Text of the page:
0.21

3

0.21

3

0.21

Price Competitiveness

0.1

4

0.3

3

0.3

4

0.4

Location

0.05

2

0.1

3

0.15

3

0.15

Advertising/Promotion

0.05

2

0.1

3

0.15

2

0.1

Total

1

3.2

2.84

3.38

Note: 4 = Major Strength, 3 = Minor Strength, 2 = Minor weakness and 1 = Major weakness

The result of the competitive profile matrix clearly indicates that Sony has a score of 3.2 which is way above average.

With a total weighted score of 2.84 Toshiba is above average but is significantly behind Sony and Panasonic. Panasonic is the market leader with a total weighted score of 3.38 which is way above average and also a very good score.

External Factor Evaluation Matrix

External Factor Evaluation Matrix

 

 

 

 

Weight

Rating

Weighted Score

Opportunities

 

 

 

1. Expansion into other geographic areas not served

0.11

2

0.12

2. Promotions via smart phone technology

0.10

4

0.32

3. Icrease retail customers since these accounted for 73% of sales.

0.10

2

0.1

4. Acquire other small-like dealer stores for Lowe’s expansion

0.08

2

0.12

5. Form alliances or merge with global vendors to market products that can only be seen through Lowe’s stores.

0.06

4

0.32

Threats

6. Economic recession that has been a global occurrence.

0.15

2

0.1

7. Strong competition from rivals due to increasing media landscape and technology.

0.07

2

0.12

8. Government regulations

0.09

9. Inflation

 0.13

 

 

Total

1

 

2.82

Note: Ratings are between 1 & 4 for each external factor to indicate how effectively the firm’s current strategies respond to the factor, where 4 = the respond is superior, 3 = the response is above average. 2 = the response is average, 1 = the response is poor.

Sony’s total weighted score is 2.82 which indicate that the company is performing above average when responding to the existing opportunities and threats that are within the industry. In other words the firm strategies are effective enough in taking advantage of existing opportunities and minimize the potential adverse effects of external threats.

(4)

SWOT Matrix

(Strengths, Weaknesses, Opportunities and Threats)

The Strengths, Weaknesses, Opportunities and Threats (SWOT) Matrix is an important matching tool that helps managers develop four types of strategies: SO (strengths-opportunities) Strategies which uses a firm’s internal strengths to take advantage of external opportunities. WO (weaknesses-opportunities) Strategies aim to improve internal weaknesses by taking advantage of external opportunities. ST (strengths-threats) Strategies use a firm’s strengths to avoid or reduce the impact of external threats, and WT (weaknesses-threats) Strategies are defensive tactics directed at reducing internal weakness and avoiding external threats.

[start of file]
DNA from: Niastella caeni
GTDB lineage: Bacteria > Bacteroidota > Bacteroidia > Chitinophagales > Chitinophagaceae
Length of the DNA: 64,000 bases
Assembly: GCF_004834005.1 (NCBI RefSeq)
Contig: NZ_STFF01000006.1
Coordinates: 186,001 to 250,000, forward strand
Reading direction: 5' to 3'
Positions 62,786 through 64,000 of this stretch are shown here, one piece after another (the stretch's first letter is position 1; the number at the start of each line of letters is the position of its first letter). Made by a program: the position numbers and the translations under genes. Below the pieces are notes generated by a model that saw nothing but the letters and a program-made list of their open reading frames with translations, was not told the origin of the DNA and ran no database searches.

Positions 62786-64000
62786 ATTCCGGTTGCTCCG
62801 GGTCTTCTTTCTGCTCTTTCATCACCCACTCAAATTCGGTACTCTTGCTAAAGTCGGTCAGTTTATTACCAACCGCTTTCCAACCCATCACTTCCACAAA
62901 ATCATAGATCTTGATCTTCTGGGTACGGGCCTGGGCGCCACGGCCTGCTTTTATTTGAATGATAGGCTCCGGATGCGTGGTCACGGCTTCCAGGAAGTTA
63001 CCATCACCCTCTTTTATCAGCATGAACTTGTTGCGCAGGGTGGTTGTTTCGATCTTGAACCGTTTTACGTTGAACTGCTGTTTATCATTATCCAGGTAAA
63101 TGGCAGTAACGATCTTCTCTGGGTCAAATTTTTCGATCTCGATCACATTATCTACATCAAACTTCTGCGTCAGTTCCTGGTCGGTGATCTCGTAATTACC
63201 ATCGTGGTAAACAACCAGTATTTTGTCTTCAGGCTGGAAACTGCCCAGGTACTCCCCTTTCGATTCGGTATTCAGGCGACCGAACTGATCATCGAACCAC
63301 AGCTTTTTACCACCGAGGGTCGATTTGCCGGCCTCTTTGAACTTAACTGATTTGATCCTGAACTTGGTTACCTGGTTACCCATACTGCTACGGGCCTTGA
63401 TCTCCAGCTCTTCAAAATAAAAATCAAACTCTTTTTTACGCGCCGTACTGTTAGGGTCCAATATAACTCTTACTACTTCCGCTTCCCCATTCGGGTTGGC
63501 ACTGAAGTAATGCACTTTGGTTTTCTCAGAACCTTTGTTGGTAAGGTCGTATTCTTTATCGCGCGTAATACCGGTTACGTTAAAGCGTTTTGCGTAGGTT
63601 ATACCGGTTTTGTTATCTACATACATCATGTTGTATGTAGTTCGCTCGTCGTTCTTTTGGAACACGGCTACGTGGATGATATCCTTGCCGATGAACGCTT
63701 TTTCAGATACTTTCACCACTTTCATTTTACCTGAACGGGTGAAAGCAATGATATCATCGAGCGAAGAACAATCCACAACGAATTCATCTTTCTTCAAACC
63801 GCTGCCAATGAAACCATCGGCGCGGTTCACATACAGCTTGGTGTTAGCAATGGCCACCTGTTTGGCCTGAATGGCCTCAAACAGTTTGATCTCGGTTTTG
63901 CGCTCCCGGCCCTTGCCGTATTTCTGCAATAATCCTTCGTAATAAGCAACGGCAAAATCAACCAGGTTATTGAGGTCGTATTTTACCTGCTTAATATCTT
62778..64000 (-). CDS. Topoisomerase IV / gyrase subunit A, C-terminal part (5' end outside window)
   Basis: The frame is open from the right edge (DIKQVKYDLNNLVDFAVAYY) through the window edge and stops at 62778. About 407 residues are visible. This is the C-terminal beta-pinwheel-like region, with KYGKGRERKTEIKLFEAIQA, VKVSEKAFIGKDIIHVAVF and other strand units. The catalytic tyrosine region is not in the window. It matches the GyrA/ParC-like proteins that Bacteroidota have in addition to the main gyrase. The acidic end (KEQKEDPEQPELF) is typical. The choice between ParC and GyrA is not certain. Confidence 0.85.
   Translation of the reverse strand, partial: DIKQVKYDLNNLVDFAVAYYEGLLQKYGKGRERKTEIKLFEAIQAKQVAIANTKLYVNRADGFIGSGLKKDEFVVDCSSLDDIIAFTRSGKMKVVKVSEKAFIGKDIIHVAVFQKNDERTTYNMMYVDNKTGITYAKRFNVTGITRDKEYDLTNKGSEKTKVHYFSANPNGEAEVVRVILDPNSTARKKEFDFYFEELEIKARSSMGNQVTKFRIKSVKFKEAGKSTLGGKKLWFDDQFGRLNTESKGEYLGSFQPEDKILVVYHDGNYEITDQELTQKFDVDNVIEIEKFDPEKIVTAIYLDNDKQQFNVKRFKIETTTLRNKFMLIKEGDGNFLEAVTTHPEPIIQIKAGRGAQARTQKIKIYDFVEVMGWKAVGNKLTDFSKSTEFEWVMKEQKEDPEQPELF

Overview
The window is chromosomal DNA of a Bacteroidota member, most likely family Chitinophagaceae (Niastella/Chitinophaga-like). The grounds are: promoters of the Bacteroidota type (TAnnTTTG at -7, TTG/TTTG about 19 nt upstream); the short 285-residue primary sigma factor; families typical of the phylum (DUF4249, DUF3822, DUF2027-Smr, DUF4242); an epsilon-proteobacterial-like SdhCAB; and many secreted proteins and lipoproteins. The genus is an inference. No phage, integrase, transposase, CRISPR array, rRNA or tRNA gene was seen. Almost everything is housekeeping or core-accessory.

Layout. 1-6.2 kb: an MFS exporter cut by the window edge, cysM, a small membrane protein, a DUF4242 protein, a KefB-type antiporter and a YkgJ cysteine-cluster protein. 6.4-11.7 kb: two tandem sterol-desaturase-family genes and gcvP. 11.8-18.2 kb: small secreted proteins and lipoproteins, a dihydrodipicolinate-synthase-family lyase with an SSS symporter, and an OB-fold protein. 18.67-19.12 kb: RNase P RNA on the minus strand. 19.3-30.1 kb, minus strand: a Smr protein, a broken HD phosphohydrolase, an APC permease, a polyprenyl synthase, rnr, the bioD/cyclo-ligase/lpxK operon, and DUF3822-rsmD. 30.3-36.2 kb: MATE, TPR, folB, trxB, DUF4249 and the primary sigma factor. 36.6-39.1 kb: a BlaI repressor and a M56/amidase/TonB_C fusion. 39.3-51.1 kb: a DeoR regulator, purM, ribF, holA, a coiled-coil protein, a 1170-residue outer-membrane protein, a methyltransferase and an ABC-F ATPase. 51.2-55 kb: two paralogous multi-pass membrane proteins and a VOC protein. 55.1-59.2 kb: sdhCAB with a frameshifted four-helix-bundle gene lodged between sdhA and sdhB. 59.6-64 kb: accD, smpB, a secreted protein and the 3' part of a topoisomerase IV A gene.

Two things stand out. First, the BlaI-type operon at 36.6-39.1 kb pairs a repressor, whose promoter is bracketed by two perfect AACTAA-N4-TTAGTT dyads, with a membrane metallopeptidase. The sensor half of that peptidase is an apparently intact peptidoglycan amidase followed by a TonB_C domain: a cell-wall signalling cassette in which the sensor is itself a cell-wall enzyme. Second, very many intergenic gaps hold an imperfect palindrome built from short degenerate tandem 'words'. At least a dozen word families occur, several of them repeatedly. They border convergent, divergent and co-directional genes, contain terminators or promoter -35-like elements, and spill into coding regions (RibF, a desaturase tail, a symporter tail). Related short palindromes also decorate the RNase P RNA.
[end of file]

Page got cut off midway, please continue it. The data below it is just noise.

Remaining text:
Strengths – S

Second-largest home improvement retailer in the United States

FORTUNE® 500 company that serves approximately 15 million customers a week at more than 1,725 home improvement stores in the United States, Canada and Mexico

High quality products

In recent years, Lowe’s earnings have outpaced its big rivals.

5. Opened 46 stores in the

1st quarter of 2002which

caused sales to climb

7.5%.

6. Its warehouse-style stores are laid out so that two shopping carts can pass in comfort, a feature that has appealed to women shoppers. “80% of [home] projects are initiated by females.”

7. Lowe’s was able to avoid paying the higher prices set by wholesalers by purchasing stock directly from the manufacturer, which meant lower prices for customers.

8. By remodeling and changing market strategy, Lowe’s was able to increase sales to $1.43 billion in 1983

9. Good financial standing

10. Increased advertising and extended opening hours.

11. Added major appliances and home electronics (which Home Depot Stores did not usually stock)

12. In 2010, Lowe’s earned several notable industry distinctions for its corporate responsibility.

13. Targeting markets with population of 500,000 or more, accounting for approximately 65% of new store openings in 2003- 2004.

14. Project card launched 2005 which provides in-store financing.

Weaknesses – W

1. The top home-improvement

chain until the late 1980s, when it

was knocked off its perch as

Home Depot embraced “big-

box” retailing, while Lowe’s

clung to its small-town stores.

2. Remaining in only three

geographical areas.

3. No Mission statement

4. Not utilizing the technology

boom in smart phones for

promotion purposes.

5. Not capitalizing on some areas of

the marketing mix.

6. Failure to tap into European

market.

7.

Opportunities – O

1. Form alliances or merge with global vendors to market products that can only be seen through Lowe’s stores.

2. Feature design and full-

size display showrooms via physical walk through and virtual landscape.

3. Expansion into other

geographic areas not served

4. Shift from a chain of

small stores to being a

chain of large,

warehouse-style stores

beginning in 1989

5. Acquiring other small-

like dealer stores for

Lowe’s expansion.

6. Increase regional

distribution centers

(RDC).

7. Promotions via smart

phone technology.

8. increase retail customers since these accounted for 73% of sales.

SO Strategies

Use brand recognition as a competitive advantage (S1, S2, O1,O3, O5)

Use website to get feedback from customer about products and services (S5, O7)

Increase market share and competition. (O1, O3, O5, S1, S2, S6)

WO Strategies

Marketing department becoming more aggressive. (W4, W6, O7)